### Abstract

Language | English |
---|---|

Pages | 72-87 |

Number of pages | 16 |

Journal | Nature Reviews Physics |

Volume | 1 |

Issue number | 1 |

Early online date | 19 Dec 2018 |

DOIs | |

State | Published - Jan 2019 |

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### Cite this

*Nature Reviews Physics*,

*1*(1), 72-87. DOI: 10.1038/s42254-018-0003-5

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*Nature Reviews Physics*, vol. 1, no. 1, pp. 72-87. DOI: 10.1038/s42254-018-0003-5

**Entanglement certification from theory to experiment.** / Friis, Nicolai; Vitagliano, Giuseppe; Malik, Mehul; Huber, Marcus.

Research output: Contribution to journal › Article

TY - JOUR

T1 - Entanglement certification from theory to experiment

AU - Friis,Nicolai

AU - Vitagliano,Giuseppe

AU - Malik,Mehul

AU - Huber,Marcus

PY - 2019/1

Y1 - 2019/1

N2 - Entanglement is an important resource for quantum technologies. There are many ways quantum systems can be entangled, ranging from the two-qubit case to entanglement in high dimensions or between many parties. Consequently, many entanglement quantifiers and classifiers exist, corresponding to different operational paradigms and mathematical techniques. However, for most quantum systems, exactly quantifying the amount of entanglement is extremely demanding, if at all possible. Furthermore, it is difficult to experimentally control and measure complex quantum states. Therefore, there are various approaches to experimentally detect and certify entanglement when exact quantification is not an option. The applicability and performance of these methods strongly depend on the assumptions regarding the involved quantum states and measurements, in short, on the available prior information about the quantum system. In this Review, we discuss the most commonly used quantifiers of entanglement and survey the state-of-the-art detection and certification methods, including their respective underlying assumptions, from both a theoretical and an experimental point of view.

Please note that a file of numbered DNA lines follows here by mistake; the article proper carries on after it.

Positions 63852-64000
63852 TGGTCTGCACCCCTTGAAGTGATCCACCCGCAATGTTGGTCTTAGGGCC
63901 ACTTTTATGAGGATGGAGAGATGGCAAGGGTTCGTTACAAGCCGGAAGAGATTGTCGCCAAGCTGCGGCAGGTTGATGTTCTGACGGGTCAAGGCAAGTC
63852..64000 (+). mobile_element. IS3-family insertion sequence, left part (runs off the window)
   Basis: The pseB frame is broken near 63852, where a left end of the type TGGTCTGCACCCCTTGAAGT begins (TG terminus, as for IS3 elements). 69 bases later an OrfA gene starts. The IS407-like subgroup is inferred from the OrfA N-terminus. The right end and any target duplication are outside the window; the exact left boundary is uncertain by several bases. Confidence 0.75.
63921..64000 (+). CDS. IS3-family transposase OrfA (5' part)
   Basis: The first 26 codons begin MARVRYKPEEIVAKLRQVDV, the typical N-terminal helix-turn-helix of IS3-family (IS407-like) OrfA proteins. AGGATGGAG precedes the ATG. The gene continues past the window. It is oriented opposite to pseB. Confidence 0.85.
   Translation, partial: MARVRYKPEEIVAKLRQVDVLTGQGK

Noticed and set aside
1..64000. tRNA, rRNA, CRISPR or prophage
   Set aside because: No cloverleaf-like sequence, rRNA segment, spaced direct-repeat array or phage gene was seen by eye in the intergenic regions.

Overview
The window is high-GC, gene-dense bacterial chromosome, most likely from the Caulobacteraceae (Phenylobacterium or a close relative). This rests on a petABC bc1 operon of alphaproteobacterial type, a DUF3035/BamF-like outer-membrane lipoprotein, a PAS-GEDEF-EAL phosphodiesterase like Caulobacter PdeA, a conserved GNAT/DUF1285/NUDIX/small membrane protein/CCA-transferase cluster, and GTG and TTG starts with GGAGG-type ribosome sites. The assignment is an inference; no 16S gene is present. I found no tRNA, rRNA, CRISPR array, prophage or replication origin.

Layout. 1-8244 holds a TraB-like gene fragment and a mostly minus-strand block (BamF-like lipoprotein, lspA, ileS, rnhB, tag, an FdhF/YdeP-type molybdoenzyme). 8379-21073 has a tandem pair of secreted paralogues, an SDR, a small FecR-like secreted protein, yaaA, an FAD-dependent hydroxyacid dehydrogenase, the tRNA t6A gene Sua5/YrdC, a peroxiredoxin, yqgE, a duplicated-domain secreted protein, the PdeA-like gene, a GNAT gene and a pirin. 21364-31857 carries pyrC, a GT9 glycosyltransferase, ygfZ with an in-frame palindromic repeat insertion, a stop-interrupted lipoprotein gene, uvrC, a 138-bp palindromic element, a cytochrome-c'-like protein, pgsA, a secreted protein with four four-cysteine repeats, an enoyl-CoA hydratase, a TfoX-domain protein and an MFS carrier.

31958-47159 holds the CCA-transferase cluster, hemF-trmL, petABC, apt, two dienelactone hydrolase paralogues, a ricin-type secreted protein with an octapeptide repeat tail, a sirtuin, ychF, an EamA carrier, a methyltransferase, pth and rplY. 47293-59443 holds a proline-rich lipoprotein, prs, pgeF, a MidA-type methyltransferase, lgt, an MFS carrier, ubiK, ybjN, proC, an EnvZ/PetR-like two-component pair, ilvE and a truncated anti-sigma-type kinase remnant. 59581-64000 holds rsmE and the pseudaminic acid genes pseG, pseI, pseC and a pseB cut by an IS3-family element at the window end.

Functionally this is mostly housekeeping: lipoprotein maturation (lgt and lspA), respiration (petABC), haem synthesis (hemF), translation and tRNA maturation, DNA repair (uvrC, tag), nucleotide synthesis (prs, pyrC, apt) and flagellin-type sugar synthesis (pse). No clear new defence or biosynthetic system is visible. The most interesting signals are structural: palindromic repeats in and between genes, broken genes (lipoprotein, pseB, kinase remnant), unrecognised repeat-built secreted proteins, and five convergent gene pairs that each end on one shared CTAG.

AB - Entanglement is an important resource for quantum technologies. There are many ways quantum systems can be entangled, ranging from the two-qubit case to entanglement in high dimensions or between many parties. Consequently, many entanglement quantifiers and classifiers exist, corresponding to different operational paradigms and mathematical techniques. However, for most quantum systems, exactly quantifying the amount of entanglement is extremely demanding, if at all possible. Furthermore, it is difficult to experimentally control and measure complex quantum states. Therefore, there are various approaches to experimentally detect and certify entanglement when exact quantification is not an option. The applicability and performance of these methods strongly depend on the assumptions regarding the involved quantum states and measurements, in short, on the available prior information about the quantum system. In this Review, we discuss the most commonly used quantifiers of entanglement and survey the state-of-the-art detection and certification methods, including their respective underlying assumptions, from both a theoretical and an experimental point of view.

U2 - 10.1038/s42254-018-0003-5

DO - 10.1038/s42254-018-0003-5

M3 - Article

VL - 1

SP - 72

EP - 87

JO - Nature Reviews Physics

T2 - Nature Reviews Physics

JF - Nature Reviews Physics

SN - 2522-5820

IS - 1

ER -